- A Senate committee Tuesday did not advance the nomination of Catherine Lhamon, the White House’s choice to lead the U.S. Department of Education’s Office for Civil Rights.
- Her nomination was held up in the Senate Committee on Health, Education, Labor, and Pensions in an 11 to 11 tie vote along party lines, reflecting the stark partisan divisions around her record as former OCR head under the Obama administration.
- Lhamon still is confirmed if a Senate leader attempts to move her nomination out of committee and the full Senate approves it.
Lhamon is vying for a critical department role, one charged with helping ensure equal educational access, including protecting students against sexual misconduct and LGBTQ and racial prejudice.
The position is even more critical as the Biden administration begins to rework the federal rule on Title IX, the law banning sex-based discrimination in educational settings. Lhamon could help shape how colleges are required to respond to and investigate campus sexual violence. But her nomination may be in jeopardy. The HELP committee’s split tally sets off another round of government procedures.
The Senate majority or minority leader would have to bring a motion to the Senate floor to move Lhamon’s nomination from the HELP committee. If that motion passes, then the entire body can vote whether to confirm her.
While this is a possibility, in the short term, the Senate is almost entirely focused on crafting and passing an infrastructure bill palatable across the political spectrum. Lhamon will also likely face a challenging confirmation vote in the full Senate.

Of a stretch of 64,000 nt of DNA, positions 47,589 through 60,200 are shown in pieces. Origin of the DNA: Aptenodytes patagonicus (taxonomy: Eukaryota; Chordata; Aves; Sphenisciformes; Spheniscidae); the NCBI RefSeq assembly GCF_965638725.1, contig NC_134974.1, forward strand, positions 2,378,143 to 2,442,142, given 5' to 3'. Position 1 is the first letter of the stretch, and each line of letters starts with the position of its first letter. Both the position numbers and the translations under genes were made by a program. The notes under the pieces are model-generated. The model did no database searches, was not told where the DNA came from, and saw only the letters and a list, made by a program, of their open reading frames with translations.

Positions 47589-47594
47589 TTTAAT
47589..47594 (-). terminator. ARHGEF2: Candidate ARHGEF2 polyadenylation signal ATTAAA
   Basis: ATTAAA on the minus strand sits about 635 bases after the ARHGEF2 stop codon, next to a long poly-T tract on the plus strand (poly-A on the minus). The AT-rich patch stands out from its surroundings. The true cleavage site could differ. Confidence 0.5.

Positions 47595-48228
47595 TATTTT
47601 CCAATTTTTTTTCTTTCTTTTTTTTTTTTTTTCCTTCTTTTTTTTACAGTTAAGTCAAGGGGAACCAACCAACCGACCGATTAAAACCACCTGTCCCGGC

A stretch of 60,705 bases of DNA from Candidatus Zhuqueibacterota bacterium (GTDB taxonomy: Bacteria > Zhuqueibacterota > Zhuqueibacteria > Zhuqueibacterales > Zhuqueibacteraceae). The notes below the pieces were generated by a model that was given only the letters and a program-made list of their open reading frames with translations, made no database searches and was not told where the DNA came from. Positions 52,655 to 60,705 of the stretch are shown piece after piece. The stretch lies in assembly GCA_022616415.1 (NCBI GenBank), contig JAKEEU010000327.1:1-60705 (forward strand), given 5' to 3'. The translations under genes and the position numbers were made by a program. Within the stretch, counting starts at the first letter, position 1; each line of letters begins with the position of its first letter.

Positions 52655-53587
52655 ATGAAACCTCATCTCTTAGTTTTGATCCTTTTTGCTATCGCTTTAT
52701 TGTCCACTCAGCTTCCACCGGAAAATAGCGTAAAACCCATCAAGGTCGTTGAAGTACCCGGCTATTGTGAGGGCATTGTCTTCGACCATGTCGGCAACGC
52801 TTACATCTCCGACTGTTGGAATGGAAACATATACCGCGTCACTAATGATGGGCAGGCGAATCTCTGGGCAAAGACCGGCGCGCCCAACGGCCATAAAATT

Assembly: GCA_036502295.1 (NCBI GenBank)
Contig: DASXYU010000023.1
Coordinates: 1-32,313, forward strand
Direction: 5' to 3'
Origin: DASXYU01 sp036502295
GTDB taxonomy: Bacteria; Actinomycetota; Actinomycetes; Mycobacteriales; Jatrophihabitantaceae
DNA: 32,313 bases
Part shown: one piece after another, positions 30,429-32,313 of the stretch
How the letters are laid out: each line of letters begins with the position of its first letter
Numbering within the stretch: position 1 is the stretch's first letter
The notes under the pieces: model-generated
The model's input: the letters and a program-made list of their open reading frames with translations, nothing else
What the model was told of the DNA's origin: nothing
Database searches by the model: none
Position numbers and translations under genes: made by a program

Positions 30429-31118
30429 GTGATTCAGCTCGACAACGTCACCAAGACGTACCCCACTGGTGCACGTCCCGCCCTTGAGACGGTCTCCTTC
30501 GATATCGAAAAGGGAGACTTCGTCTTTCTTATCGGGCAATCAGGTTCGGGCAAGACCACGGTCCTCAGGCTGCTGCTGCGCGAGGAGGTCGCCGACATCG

Republicans on the HELP committee grilled her about her tenure during the Obama administration when she was a significant figure in helping enforce its approach to campus sexual violence. The Obama administration released guidance on Title IX that elevated national awareness of these issues, advocates for sexual assault providers say.
Yet GOP lawmakers have accused her of overreaching and acting beyond the Education Department’s authority during the Obama years. They criticize the department for dictating policies on sexual violence through the guidance documents that did not carry the force of law, rather than going through the regulatory process.
During a hearing last month, Sen. Richard Burr, a North Carolina Republican who is the HELP committee’s ranking member, said that Lhamon’s history was “deeply troubling if not outright disqualifying.”
The Education Department is currently working on a new Title IX rule to replace one issued by former Education Secretary Betsy DeVos last August.
Proponents of the DeVos regulation say it injects necessary due process into campus procedures. But the rule’s critics say it severely limits what sexual misconduct cases colleges need to look into and creates unnecessary judiciary-like systems for adjudicating them.